Correction: Walvis Kids Haven A Paradise

26 May 2016 17:10pm


By Paulus Shiku
WALVIS BAY, 26 MAY (NAMPA - “I was just a little thin boy without ambition or hope for a better life. This is the only place where I felt safe; a burden was taken off my shoulder,” says Zachary Thompson*.
He is referring to the Walvis Bay Kids Haven where he has been living since 2009.
“Now I have the desire to achieve goals and sport helps me forget my worries,” Thompson, 19, tells Nampa.
Tears roll down his cheeks as he recounts his tough childhood. Life at home was a nightmare of physical abuse at the hands of his late mother, who was a single parent.
“This is how I ended up in the orphanage - a place I now call home and where I will always return to after achieving my dream of becoming a medical doctor,” says the eleventh grader.
He shares the home with 26 other orphans and vulnerable children (OVC) who are looked after by the home’s staff, who also take them to school and encourage them to do well in school and achieve their dreams.
The shelter was started eight years ago by Maureen Baard, who is now its chairperson, to take care of OVC in the Erongo Region.
The playground is filled with children who are cheerful - free from physical abuse, sexual abuse and sleepless nights where they had to go to bed hungry. Some did not even go to school before they came to Walvis Bay Kids Haven.
But life is not entirely carefree as they are expected to follow rules and be disciplined, compassionate and responsible – something which many also did not know before.
“We also have children here living with HIV/Aids; this is the only safe home for them. We give them love and motivate them to achieve their dreams,” says caretaker Anja Nel.
Despite their difficult past, these children still love and respect their parents.
Nel says parents are allowed to visit them and the children can also visit their parents.
But the parents of 10-year-old Giselle van Wyk* never do so.
She was brought here a year ago from Henties Bay because her parents abandoned her.
Van Wyk says she misses her parents and wish they would visit her.
“It was not good staying at home, and I love it here. When I finish school, I want to become a teacher,” she says while licking an ice cream.
Cameron Smith*, 18, also came here in 2009 with her two brothers and a sister.
They were taken in after their mother could not take care of them because of her alcohol and drug addiction.
“As a little girl I saw all sorts of things I am not supposed to see such as drugs and other things I cannot mention. We did not have food on many days,” says Smith, who comes across as strong as she did not cry while narrating her story.
Though she loves modelling, Smith, now in Grade 11, wants to be a police officer “to stop the circulation of narcotics to avoid more families breaking up and children suffering”.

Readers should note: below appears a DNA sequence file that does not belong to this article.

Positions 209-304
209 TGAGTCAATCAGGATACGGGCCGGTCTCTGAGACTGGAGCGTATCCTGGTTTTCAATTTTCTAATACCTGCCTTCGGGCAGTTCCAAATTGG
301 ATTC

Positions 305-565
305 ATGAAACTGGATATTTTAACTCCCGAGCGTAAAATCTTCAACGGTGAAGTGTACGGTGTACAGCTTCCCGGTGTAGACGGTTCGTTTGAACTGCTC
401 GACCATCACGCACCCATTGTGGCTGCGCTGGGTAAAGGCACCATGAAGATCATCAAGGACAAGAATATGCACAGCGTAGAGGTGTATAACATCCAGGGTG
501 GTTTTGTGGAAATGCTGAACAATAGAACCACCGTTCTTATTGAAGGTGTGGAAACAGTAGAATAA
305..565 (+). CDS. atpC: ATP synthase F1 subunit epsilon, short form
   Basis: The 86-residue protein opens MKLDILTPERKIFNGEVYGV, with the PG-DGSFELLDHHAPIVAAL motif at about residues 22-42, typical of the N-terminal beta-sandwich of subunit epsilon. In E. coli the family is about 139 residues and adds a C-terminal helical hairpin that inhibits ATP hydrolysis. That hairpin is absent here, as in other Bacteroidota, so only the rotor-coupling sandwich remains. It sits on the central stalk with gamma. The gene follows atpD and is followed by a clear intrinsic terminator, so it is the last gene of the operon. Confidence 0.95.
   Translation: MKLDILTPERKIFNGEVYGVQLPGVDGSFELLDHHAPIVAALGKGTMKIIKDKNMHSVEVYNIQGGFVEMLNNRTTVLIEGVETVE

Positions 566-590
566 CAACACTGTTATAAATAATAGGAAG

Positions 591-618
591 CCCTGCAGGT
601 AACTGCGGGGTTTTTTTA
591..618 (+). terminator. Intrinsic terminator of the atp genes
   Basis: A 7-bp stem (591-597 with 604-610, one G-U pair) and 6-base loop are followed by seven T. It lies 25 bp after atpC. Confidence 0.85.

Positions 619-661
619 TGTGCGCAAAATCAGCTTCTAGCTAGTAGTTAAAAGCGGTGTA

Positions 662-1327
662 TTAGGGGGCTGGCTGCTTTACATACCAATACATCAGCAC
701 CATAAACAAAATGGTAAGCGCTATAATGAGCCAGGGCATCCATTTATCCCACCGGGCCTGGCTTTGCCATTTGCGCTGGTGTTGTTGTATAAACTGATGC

The mother of the house, Nicolene Philander, says it is not smooth sailing to take care of children, especially when there are 15 teenagers.
An average day at the shelter involves waking up, preparing breakfast, changing babies’ nappies, bathing babies, dropping children off at different schools, picking them up later, dropping some off at sports and other activities, bathing, preparing dinner and so on.
But the money to cover all costs is not enough.
She says they spend close to N.dollars 100 000 every month on food, fuel, clothes, workers’ salaries and child minders, entertainment for the children and more.
“We are grateful to the community of Walvis Bay. Every day someone drops off food, clothes and other necessities. A mini-bus we got from Indongo Toyota was also a big relief as we can now drop and pick up children from school,” said Philander.
They have also receive support from Namport and Langer Heinrich Uranium.
Namport is giving the shelter N.dollars 45 000 per month for 10 months, of which N.dollars 5 000 is kept aside to pay for children's further studies after Grade 12.
Namport Corporate Communications Officer Jo-Ann Stevens said giving back to the community is part of their social corporate responsibility and they are investigating the possibility of entering into a five-year relationship with the shelter.
Philander and Nel both seized the opportunity to thank all Good Samaritans for their support.
Philander pointed out that in the past three years, six of their children were legally adopted.
Despite these adoptions, there are still over 170 000 OVC in Namibia.
Statistics from the 2015/16 Namibia Statistics Agency show that 170 816 OVC receive Government grants by March this year. The number increased from 164 770 in January 2015.
Many of these children have been abandoned by their parents or parents simply cannot take care of them, sometimes because they suffer from alcohol and drug addiction.

*Aliases used to protect children’s identities